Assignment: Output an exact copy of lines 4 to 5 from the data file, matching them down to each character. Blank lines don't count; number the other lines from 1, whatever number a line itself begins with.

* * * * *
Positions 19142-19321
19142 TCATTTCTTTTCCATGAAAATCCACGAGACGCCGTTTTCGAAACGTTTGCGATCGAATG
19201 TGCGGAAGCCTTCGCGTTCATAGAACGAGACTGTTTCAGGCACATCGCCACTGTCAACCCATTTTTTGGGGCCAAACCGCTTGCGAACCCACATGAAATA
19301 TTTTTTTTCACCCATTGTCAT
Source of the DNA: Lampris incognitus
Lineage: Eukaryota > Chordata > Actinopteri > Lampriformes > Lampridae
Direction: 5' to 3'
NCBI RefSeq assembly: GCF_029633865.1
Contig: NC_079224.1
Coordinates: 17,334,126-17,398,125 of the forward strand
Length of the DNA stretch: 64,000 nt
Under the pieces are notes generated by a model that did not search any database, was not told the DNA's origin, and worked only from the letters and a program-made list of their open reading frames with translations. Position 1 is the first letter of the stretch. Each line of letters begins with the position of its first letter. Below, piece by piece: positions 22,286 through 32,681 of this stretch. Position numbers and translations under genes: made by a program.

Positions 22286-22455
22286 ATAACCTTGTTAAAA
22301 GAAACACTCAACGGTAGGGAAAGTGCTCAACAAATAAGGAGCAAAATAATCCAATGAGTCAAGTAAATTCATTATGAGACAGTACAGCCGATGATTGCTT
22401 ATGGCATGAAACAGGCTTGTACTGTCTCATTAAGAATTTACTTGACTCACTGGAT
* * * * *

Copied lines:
19301 TTTTTTTTCACCCATTGTCAT
Source of the DNA: Lampris incognitus